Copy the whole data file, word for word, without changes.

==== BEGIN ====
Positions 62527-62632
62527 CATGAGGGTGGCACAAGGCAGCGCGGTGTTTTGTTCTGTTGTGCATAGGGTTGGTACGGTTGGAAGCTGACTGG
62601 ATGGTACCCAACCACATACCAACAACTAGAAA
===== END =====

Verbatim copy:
Positions 62527-62632
62527 CATGAGGGTGGCACAAGGCAGCGCGGTGTTTTGTTCTGTTGTGCATAGGGTTGGTACGGTTGGAAGCTGACTGG
62601 ATGGTACCCAACCACATACCAACAACTAGAAA